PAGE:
You can just tell some products and batches are better than others. But can you pick out what makes one better than the next, and replicate it consistently? If you set objective parameters and qualifications for areas such as size, shape, crumb, crust, etc., baking quality moves from one person’s opinion to a reliable standard.
Why is this so important?
In a word, waste. Once you have physical parameters and nail down your process, your batches will be more efficient and less wasteful. And of course, have better quality.
How can I objectively set quality standards?
- Create manual templates: represent height, weight, volume, color and outlines on templates. One of the most common and economical methods, although it does require in-depth training.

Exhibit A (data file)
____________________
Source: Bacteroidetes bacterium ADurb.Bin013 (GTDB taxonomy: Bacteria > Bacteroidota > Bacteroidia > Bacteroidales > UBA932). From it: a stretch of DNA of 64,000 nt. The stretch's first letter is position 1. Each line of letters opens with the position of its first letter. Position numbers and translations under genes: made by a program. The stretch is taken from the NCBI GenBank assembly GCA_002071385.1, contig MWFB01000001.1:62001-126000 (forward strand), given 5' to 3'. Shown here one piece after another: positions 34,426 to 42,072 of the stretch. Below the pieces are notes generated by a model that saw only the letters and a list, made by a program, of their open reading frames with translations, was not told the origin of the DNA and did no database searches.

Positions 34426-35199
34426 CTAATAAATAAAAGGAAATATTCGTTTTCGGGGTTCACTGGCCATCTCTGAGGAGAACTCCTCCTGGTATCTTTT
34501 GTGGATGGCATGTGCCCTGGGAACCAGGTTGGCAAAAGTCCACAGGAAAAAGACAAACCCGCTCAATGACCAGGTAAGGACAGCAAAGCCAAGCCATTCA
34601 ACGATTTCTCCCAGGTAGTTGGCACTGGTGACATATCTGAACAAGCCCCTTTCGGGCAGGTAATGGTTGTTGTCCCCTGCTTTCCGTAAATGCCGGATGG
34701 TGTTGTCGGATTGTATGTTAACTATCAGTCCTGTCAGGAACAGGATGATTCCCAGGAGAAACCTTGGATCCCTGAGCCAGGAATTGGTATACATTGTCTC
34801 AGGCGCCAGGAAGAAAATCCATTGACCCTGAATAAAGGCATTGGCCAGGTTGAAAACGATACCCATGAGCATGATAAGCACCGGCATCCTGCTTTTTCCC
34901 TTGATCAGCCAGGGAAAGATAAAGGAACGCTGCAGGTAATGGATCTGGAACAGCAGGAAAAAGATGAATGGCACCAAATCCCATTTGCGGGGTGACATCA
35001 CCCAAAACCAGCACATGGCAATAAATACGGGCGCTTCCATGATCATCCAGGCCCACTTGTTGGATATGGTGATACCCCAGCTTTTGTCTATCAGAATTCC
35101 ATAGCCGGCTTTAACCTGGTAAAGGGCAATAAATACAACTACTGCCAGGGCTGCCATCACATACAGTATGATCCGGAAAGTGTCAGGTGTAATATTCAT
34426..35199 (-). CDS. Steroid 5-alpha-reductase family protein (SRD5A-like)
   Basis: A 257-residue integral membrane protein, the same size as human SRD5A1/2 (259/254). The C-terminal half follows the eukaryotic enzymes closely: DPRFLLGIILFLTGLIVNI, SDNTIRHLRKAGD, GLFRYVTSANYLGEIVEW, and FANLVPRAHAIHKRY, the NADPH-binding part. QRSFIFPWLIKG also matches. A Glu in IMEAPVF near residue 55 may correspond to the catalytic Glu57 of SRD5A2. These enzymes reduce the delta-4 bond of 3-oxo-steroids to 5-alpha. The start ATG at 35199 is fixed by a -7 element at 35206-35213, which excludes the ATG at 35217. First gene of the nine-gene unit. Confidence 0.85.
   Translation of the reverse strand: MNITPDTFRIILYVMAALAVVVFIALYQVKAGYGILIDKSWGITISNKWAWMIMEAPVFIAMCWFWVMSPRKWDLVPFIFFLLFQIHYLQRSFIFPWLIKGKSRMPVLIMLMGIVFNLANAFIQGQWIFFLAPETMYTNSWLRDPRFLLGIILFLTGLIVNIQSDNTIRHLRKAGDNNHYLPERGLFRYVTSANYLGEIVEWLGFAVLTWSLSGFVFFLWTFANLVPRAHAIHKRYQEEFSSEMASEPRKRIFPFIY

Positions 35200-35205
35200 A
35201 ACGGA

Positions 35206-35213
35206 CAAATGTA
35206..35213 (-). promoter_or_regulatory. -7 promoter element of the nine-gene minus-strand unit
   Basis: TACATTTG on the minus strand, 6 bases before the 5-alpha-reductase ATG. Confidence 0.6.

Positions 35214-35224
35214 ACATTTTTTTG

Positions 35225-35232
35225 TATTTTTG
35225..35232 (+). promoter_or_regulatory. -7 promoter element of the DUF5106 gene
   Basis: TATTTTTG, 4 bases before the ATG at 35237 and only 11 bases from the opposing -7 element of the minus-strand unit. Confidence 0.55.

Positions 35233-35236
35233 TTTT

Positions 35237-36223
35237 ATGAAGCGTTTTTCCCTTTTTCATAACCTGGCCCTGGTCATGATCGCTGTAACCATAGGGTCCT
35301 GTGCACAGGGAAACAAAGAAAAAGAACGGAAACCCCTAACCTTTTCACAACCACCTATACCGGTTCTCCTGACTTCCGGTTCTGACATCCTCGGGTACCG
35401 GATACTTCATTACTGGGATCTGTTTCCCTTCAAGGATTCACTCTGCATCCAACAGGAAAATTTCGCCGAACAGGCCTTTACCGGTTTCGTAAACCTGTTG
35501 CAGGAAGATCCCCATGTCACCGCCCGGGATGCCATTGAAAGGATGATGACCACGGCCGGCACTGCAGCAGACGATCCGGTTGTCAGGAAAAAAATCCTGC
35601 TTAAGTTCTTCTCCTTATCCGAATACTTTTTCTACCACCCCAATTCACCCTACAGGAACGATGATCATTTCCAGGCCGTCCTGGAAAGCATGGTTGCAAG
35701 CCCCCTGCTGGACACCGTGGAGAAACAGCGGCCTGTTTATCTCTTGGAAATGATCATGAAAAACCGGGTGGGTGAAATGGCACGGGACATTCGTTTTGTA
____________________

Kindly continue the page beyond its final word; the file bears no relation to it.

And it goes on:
- Train a sensory panel: although training and maintaining a panel is expensive and difficult, it is one of the best baking quality checks.
- Use instrumental methods: Tools may be an investment to begin with, but maintaining and using them is easy, fast, and inexpensive.
What are some baking quality tools?
- Color meters will measure internal crumb and external crust color
- Texture analyzers will measure firmness, springiness, compression and quantify shelf life firmness.
- Loaf volume by laser scanning will measure total volume.
- Image analysis can measure size and shape of the loaf volume, side wall collapse/oven spring, number of cells, average cell diameter, average wall thickness, average cell elongation, side wall concavity and crust/crumb color.
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